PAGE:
When you step into the new Great Hunger Museum near the campus of Quinnipiac University in Hamden, Connecticut, you are almost entering hallowed ground.
This is as close as you will come to the pain and experience of those who were forced to endure the tragedy of the Irish famine.
And yet as Gerry Adams stated in a lecture at the museum last week, the fact that the Irish culture survived showed we were “no mean people,” that despite the attempt at genocide of the Irish by the British between 1845 and 1848 the people eventually endured and thrived.
The museum was officially opened by Irish Tourism Minister Leo Varadkar on Friday, accompanied by many Irish and Irish American dignitaries, capping an extraordinary achievement by one driven man.
Quinnipiac University President Dr. John Lahey created the concept of the museum and took it from the drawing board to the spectacular building it is today.
The Los Angeles Times report on the museum stated aptly, “Here Ireland’s potato famine will not be forgotten.”
Indeed it will not.
On two floors replete with both modern and Famine era art and artifacts, we see the oncoming peril, we experience the devastation, the flight to America and the changed landscape for ever more of Ireland.
It is all there in a beautiful stained glass window by Robert Ballagh depicting the onset of the famine, in the extraordinary work of sculptor John Behan and artist Rowan Gillespie depicting the emigrants on the crowded and diseased ridden ships.
The onset of famine is shown in the letter of an Anglo Irish woman informing a friend that the potatoes have failed in their parish and they hope the same has not happened to them.
Then during the full fury of the famine we read the minutes of the Board of Guardians of the town of Killarney in Black ’47. The guardians have been asked three questions -- Has potato disease reappeared in you union? The answer given is simply “yes.”
The next question is in how many electoral divisions? The answer is “all.”
The third question is “Is any area exempt?” the answer is simply “none.”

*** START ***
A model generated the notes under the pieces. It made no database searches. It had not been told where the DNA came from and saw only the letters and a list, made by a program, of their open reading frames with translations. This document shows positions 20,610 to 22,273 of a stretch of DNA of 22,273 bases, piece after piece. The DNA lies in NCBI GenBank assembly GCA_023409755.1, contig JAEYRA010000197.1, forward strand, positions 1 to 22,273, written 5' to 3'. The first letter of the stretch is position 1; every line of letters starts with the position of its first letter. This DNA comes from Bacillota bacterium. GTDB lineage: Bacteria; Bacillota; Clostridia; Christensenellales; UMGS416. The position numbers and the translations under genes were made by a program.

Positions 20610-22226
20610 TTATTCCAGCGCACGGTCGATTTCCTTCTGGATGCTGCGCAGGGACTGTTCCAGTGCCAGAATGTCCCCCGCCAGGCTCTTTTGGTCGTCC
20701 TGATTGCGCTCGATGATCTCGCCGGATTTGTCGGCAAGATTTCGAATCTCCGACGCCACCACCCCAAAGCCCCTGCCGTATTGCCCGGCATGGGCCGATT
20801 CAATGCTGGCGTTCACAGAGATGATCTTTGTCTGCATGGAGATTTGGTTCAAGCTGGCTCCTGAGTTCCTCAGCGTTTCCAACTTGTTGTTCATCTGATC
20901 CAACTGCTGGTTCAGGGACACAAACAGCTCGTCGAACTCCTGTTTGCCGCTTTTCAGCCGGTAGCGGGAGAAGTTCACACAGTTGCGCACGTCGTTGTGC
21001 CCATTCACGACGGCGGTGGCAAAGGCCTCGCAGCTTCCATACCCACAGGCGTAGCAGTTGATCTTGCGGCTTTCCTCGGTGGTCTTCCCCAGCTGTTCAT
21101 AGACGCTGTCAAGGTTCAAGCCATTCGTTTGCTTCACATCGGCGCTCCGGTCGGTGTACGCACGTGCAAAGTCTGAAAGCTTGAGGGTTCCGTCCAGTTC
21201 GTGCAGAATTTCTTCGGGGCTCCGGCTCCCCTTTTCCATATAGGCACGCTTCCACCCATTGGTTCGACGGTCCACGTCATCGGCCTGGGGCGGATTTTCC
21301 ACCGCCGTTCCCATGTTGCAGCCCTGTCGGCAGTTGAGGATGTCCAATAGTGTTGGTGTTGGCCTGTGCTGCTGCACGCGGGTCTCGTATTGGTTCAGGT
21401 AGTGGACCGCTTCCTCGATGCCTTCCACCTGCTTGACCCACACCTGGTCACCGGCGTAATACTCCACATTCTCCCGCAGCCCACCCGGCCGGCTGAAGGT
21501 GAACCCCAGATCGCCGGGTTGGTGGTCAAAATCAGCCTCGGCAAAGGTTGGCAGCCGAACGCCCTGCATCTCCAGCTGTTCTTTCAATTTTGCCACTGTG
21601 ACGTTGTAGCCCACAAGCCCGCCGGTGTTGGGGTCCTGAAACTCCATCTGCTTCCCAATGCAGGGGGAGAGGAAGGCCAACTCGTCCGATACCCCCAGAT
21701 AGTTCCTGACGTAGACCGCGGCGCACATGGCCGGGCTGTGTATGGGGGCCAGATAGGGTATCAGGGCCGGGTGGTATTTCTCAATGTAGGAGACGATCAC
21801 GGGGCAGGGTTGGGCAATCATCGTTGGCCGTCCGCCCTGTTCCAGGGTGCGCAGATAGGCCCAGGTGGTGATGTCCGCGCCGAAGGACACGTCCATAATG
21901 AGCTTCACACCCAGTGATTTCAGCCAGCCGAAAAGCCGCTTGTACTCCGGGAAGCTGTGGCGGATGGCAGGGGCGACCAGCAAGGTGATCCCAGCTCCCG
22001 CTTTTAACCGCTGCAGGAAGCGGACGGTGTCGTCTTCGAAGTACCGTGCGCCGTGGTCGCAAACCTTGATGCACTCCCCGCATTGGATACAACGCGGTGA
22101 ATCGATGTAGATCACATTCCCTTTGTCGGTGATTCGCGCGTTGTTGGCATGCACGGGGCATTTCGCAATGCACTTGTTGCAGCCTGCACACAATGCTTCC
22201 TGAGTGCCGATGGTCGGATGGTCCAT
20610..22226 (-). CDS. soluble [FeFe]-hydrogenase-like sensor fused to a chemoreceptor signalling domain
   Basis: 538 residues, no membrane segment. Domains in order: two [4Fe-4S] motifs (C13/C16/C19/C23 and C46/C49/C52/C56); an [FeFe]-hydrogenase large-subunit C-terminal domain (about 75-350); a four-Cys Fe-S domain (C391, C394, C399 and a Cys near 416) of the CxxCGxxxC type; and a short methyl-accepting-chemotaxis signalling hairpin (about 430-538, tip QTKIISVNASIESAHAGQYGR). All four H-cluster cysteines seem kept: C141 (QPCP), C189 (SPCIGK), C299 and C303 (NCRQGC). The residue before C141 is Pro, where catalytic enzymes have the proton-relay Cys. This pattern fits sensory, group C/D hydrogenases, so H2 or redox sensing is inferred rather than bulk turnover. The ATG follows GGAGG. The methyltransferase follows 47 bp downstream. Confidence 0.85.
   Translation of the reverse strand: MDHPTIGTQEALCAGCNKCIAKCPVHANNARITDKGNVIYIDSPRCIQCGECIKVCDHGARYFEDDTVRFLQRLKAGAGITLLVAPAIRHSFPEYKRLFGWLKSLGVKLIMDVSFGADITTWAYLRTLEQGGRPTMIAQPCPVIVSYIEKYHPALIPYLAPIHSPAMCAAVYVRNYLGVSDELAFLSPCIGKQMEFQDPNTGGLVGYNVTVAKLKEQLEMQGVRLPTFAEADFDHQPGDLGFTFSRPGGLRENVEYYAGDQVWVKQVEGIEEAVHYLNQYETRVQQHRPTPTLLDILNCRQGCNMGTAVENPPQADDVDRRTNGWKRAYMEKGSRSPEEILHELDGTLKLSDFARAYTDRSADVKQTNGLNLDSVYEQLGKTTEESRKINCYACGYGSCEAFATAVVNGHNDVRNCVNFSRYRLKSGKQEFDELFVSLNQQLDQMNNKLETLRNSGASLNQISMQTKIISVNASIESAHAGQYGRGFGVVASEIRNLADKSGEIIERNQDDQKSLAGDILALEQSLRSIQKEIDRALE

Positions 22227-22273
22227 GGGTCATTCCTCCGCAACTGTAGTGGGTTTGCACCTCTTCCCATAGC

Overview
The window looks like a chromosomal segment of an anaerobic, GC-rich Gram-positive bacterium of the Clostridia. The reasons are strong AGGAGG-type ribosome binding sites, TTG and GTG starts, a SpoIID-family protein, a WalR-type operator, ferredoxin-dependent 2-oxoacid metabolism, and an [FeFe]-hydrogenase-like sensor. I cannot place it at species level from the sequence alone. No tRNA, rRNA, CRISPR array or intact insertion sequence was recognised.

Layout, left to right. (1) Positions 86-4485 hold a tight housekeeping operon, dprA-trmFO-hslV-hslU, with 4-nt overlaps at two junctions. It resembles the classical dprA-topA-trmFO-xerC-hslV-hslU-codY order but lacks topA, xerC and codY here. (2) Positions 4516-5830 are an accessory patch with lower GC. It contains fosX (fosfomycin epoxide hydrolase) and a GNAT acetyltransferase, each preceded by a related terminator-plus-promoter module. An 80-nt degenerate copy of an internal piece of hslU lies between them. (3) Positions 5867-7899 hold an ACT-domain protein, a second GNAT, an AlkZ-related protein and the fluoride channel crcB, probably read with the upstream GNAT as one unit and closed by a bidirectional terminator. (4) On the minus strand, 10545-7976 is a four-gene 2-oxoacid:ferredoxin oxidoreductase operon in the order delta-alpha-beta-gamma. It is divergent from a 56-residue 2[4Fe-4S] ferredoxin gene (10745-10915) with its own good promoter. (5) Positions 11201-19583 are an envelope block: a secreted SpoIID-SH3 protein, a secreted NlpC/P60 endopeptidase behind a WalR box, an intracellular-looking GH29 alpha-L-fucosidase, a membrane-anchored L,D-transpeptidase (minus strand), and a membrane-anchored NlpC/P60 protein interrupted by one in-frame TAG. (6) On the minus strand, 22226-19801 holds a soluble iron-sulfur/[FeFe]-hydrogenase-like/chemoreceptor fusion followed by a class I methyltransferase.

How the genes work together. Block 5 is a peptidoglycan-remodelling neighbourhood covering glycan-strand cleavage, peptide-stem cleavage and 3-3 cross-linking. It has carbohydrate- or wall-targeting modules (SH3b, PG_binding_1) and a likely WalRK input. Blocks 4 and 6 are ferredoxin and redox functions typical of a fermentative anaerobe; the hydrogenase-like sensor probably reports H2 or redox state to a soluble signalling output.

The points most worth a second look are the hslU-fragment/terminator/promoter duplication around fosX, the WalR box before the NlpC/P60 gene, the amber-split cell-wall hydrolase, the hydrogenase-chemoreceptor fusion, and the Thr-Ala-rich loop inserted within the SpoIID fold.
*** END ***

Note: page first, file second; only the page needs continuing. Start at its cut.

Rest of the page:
The museum is the dream and reality of Lahey, a former New York parade grand marshal who dedicated his term as parade leader in 1997 to the Great Hunger and has now created this permanent memorial to Ireland’s epochal event.
What greater gift for Irish America to see our forefathers and what befell them remembered for generations to come?
Long ago and far away one million Irish died and one million fled in the greatest catastrophe of 19th century Europe.
Probably no country has ever undergone such a massive transformation within such a short time, its future shorn off like a thatch roof in a big wind.
Yet the great silence followed.
The years came and went and even independence did not resurrect the events. The 100th anniversary in 1947 passed almost unnoticed.
But not any more. Great famine scholarship by historians such as Christine Kinealy, who inspired Lahey, new books on the topics such as The Graves Are Walking by John Kelly, The Atlas of the Great Irish Famine by Cork University Press and The Famine Plot by Tim Pat Coogan, which bows in November, means that the silence is ended.
And the Great Hunger Museum in Connecticut, midway between New York and Boston, secures for generation of Irish in America a place to go and see the catastrophic event where it all began for most Irish Americans.
It is truly a defining moment and a magnificent museum for all of us.
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